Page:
A priority at the draft table for the Oilers in the Ken Holland era has been looking for high-quality forwards who can generate offence.
In 2020, the team used all of its selections on forwards, adding a two-way player in Dylan Holloway in the first round and then finding some potential hidden gems in the later rounds, Ty Tullio and Carter Savoie, who have serious upside. In 2021, the trend continued as the Oilers traded down to select Xavier Bourgault, a slippery and skilled forward who’s considered a weapon in the offensive zone.
I’ve talked about Tullio and Savoie and will soon get to Holloway and Bourgault. Today, we’ll focus on the team’s second-round pick from the 2019 draft, Raphael Lavoie, a forward who has been described as “the shot creation king.”
Position: Centre / Right Wing
Date of Birth: September 25, 2000
Drafted: 2019, No. 38 overall (EDM)
Weight: 193 lbs
Before getting into his path through juniors, the professional debut he made last season, and what we can expect in 2021-22, I wanted to talk about a fascinating article that Scott Wheeler wrote in The Athletic which focused on Lavoie’s elite ability to generate shots on goal.
Lavoie had 310 shots in 55 games in the QMJHL in 2019-20, which featured a two-game stretch one weekend where he put a whopping 17 shots on goal. He ranked third in all of the CHL with 5.64 shots per game.
Wheeler noted that the players who are in Lavoie’s echelon for getting pucks on net are generally small, highly-skilled crafty forwards, such as Nick Robertson and Cole Caufield. The difference with Lavoie is that he has this talent for driving offence while also boasting a 6’4″ frame, making him more likely to thrive in the professional ranks over a long period of time than the aforementioned two, who stand at 5’9″ and 5’7″ respectively.
Ultimately, I’m not entirely sold on what exactly Lavoie is going to be at the next level in terms of that line projection that every reader wants. There are some elements to his game that I didn’t break down here, because “The Gifted” is more about specific skills than the whole.
But no matter where he plays in an NHL lineup, or how many points he puts up, I can tell you that he’s going to be different – that there’s nobody quite like him. He brings something unique to a lineup, and something few teams have. And whether he’s on a second or a third line in the NHL someday doesn’t really matter to me, because I suspect the inputs will always be there, even if the outputs aren’t. Lavoie’s going to be the kind of player who creates more shots than his minutes, linemate and usage would dictate.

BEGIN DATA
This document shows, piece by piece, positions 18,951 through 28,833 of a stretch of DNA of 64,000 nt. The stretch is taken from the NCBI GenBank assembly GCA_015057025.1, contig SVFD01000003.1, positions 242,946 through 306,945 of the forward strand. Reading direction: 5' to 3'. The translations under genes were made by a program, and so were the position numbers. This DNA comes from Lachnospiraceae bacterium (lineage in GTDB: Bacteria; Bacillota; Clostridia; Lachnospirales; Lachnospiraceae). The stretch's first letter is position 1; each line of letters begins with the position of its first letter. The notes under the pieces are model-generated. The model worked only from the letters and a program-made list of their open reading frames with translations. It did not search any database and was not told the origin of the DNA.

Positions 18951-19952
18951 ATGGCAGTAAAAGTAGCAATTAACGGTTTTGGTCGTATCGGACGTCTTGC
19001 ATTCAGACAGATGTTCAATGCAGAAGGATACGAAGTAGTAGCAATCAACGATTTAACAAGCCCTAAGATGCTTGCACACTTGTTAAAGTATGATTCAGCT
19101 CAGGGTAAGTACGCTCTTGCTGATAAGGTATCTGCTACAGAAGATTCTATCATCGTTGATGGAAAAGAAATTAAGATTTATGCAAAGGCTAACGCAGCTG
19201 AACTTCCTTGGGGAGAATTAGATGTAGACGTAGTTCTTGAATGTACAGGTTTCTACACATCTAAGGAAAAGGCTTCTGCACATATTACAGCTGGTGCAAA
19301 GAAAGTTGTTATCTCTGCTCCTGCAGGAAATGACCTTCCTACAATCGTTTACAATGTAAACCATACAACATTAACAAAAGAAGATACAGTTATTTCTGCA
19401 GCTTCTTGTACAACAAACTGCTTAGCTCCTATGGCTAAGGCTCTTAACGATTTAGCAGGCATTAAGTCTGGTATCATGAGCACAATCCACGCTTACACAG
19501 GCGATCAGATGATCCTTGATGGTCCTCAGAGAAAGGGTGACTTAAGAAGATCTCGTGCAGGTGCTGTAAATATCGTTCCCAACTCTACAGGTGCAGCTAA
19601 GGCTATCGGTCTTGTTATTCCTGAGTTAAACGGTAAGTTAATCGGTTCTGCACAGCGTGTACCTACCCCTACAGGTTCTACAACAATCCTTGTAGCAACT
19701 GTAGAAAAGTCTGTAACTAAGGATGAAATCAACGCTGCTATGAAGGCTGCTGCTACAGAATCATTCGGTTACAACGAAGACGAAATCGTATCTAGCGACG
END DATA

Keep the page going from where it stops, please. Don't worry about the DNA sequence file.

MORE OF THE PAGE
The thing about focusing on shot totals rather than goal totals is that it allows us to get a view of what under-the-radar things the player is doing well, such as successful transitions in the neutral zone, finding open ice and making plays in the offensive zone, and so on. Lavoie does that in spades, and he also has finishing ability, which is a great combination.
Being a late-September birthday, Lavoie was already in his third go-around of the QMJHL in his draft year. In 2018-19, he scored 30 goals and 63 points in 68 games with the Halifax Mooseheads, and then he improved slightly in 2019-20 to 32 goals and 73 points over 62 games. That season also featured a playoff run in which Lavoie buried 20 goals in 23 games.
Lavoie continued to impress in his post-draft year in 2019-20. He started off scoring 18 goals and 44 points in 30 games with Halifax and was then traded mid-season to the Chicoutimi Sagueneens, where he would pop off for 20 goals and 38 points in 25 games. Unfortunately, as we know, Lavoie and Sagueneens didn’t have the chance to go on a playoff run due to COVID-19.
Next up, Lavoie turned pro with Vasby of Allsvenskan, Sweden’s second league while North American hockey was paused. Over 51 games, he led the team in both goals with 23 and points with 45. Only four players in the league scored more goals in 2020-21 than Lavoie did.
After Vasby’s season ended, Lavoie travelled overseas to make his North American pro debut with the Bakersfield Condors. Lavoie had a solid start to his AHL career, scoring five goals and 10 points over 19 games while also chipping in with four points in Bakersfield’s six playoff games.
It’s important to note that the 2021 AHL wasn’t the same AHL as usual, with many quality players waiting around on various NHL Taxi Squads. But, still, Lavoie’s results in Sweden’s second-best league and a watered-down AHL are very encouraging.
Holland’s Oilers take a conservative approach with prospects, so it’s inevitable we’ll see Lavoie spend the entirety of the 2021-22 season playing in a stronger AHL than he did last year. If all goes well, he could be pushing for an NHL gig by 2022-23.
For reference, players who I consider to be “prospects” for this countdown are skaters who have played fewer than 50 NHL games and goaltenders who have played fewer than 25 NHL games. I’m basing the rankings on a combination of upside and the likelihood of reaching that potential.